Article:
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CRF Article Chosen by The Journal of Chemical Physics to Commemorate 80th Anniversary

A 2012 article by CRF researchers David Chandler (in Sandia’s Transportation Energy Center) and the late Kevin Strecker, “Dual-etalon frequency-comb cavity ringdown spectrometer,” was chosen by The Journal of Chemical Physics as one of 80 articles to highlight the 80 years of outstanding work published in the journal.

A schematic of Chandler and Strecker’s dual-etalon frequency-comb cavity ringdown spectrometer. A beam from a broadband laser is first spatially filtered and then a beam splitter separates the light pulse into two beams that are coupled into the two arms of the spectrometer. One spectrometer arm is a confocal etalon containing an absorbing medium (the absorption arm). The other arm contains an empty confocal etalon with a slightly different length (readout arm). The two arms’ outputs are combined using fiber optics, and the intensity is monitored using a fast photomultiplier tube. A digitizing scope records the photomultiplier current and Fourier transforms it to obtain the signal. (a) and (b) show the signal from both the absorption arm and readout arm, respectively. The combined signal (c) shows a visible low-frequency modulation. [The data in (a)–(c) are for illustrative purposes.] Low reflectivity cavity mirrors were used to spoil the cavity ringdown time such that the modulation and the cavity ringdown have similar time scales. This spectrometer should find application in high-resolution absorption and fluorescence spectroscopy as well as time-resolved, multi-spectral, imaging studies.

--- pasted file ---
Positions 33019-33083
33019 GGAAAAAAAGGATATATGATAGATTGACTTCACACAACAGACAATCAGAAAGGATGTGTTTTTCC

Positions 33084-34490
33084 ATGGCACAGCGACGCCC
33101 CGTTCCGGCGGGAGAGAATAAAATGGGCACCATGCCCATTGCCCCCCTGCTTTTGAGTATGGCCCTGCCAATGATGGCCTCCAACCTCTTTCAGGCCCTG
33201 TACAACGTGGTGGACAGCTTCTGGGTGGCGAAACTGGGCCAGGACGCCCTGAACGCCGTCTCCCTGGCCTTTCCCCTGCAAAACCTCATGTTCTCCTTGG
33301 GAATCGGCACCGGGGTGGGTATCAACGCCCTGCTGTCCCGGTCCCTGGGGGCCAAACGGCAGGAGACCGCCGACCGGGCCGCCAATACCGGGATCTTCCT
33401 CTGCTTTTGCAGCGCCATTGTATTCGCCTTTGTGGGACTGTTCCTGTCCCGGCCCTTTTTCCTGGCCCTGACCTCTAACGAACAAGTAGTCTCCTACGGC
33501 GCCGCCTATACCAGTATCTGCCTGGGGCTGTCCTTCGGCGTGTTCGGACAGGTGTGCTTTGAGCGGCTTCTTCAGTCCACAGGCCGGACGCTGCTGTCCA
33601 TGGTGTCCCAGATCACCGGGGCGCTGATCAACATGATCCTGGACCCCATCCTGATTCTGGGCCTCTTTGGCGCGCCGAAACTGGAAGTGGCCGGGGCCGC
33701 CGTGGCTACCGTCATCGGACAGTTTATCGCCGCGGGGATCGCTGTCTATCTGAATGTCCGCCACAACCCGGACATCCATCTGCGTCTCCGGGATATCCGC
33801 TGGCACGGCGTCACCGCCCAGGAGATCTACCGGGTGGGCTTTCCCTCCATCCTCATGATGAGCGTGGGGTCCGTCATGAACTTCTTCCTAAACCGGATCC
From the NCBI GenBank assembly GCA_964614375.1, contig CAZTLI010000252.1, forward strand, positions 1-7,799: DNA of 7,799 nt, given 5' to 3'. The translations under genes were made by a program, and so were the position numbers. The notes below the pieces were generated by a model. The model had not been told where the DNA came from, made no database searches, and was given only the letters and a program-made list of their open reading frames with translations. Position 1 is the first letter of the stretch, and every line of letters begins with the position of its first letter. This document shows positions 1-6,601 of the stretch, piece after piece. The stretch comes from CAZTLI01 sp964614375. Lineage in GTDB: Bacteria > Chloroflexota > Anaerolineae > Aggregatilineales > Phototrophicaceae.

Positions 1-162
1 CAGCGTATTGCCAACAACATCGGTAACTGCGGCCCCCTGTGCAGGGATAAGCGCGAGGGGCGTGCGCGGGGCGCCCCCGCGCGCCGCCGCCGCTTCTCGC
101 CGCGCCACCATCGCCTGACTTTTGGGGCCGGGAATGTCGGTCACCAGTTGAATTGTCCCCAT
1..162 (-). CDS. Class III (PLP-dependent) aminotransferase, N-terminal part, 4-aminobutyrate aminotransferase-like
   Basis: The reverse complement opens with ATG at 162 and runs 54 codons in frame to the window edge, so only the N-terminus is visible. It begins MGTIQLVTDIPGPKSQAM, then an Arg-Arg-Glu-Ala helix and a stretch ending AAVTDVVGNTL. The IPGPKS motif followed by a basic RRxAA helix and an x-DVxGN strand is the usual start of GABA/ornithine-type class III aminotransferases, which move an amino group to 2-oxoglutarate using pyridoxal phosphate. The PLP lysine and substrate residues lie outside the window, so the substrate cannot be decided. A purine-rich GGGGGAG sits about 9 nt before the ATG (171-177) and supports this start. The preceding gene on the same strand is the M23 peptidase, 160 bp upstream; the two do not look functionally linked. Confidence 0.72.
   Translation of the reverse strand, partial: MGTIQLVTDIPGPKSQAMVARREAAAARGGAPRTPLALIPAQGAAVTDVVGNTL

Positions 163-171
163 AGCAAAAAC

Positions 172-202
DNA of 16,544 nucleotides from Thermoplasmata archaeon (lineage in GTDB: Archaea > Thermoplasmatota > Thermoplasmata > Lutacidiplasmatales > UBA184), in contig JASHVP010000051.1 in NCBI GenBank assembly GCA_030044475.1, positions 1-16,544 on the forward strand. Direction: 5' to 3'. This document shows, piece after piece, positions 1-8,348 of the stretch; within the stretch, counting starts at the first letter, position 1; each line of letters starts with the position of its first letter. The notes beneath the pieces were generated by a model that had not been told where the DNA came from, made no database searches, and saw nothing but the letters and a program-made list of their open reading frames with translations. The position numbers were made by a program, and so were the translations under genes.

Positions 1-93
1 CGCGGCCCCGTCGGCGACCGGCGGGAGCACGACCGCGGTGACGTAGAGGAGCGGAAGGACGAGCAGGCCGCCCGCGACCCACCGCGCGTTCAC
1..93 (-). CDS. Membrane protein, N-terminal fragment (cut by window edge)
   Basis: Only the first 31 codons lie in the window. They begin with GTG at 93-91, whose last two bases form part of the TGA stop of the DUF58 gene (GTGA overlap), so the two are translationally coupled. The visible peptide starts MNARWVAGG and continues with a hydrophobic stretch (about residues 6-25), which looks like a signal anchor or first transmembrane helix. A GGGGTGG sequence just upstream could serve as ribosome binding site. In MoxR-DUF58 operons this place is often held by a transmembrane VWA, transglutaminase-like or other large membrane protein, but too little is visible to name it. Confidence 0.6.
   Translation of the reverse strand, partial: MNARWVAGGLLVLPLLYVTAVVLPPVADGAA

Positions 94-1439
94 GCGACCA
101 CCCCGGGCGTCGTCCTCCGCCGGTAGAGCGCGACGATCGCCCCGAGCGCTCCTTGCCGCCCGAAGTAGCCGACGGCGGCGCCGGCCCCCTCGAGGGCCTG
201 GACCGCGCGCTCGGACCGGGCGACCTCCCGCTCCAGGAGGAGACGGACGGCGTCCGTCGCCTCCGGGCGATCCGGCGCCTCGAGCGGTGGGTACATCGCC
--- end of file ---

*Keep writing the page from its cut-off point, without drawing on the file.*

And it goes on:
A schematic of Chandler and Strecker’s dual-etalon frequency-comb cavity ringdown spectrometer. A beam from a broadband laser is first spatially filtered and then a beam splitter separates the light pulse into two beams that are coupled into the two arms of the spectrometer. One spectrometer arm is a confocal etalon containing an absorbing medium (the absorption arm). The other arm contains an empty confocal etalon with a slightly different length (readout arm). The two arms’ outputs are combined using fiber optics, and the intensity is monitored using a fast photomultiplier tube. A digitizing scope records the photomultiplier current and Fourier transforms it to obtain the signal. (a) and (b) show the signal from both the absorption arm and readout arm, respectively. The combined signal (c) shows a visible low-frequency modulation. [The data in (a)–(c) are for illustrative purposes.] Low reflectivity cavity mirrors were used to spoil the cavity ringdown time such that the modulation and the cavity ringdown have similar time scales. This spectrometer should find application in high-resolution absorption and fluorescence spectroscopy as well as time-resolved, multi-spectral, imaging studies.

“I am honored that this paper was selected to highlight the research that The Journal of Chemical Physics is proud of and wants to attract. I am especially happy as it honors the brilliant Kevin Strecker who died in 2012, soon after this paper was published,” said David. “Kevin and I designed, demonstrated, and patented this new type of Fourier transform spectrometer that when fully developed it will be a new tool for the study of many sorts of spectroscopy and the monitoring of chemical systems.”

Recently retired CRF researcher Steve Binkley is an author on a 1982 paper also named among the journal’s 80th Anniversary Collection: “Self-consistent molecular orbital methods. XXIII. A polarization-type basis set for second-row elements.”

The 80th Anniversary Collection includes seminal papers dating back to 1933 on

  • electronic structure methods,
  • potential energy surfaces,
  • transition states and reaction pathways,
  • Monte Carlo and molecular dynamics simulation methods and applications,
  • time-dependent methods in quantum dynamics,
  • electron transfer reactions, advances in nuclear magnetic resonance methods, and
  • spectroscopic methods and formalisms including multidimensional techniques with applications ranging from water to proteins.

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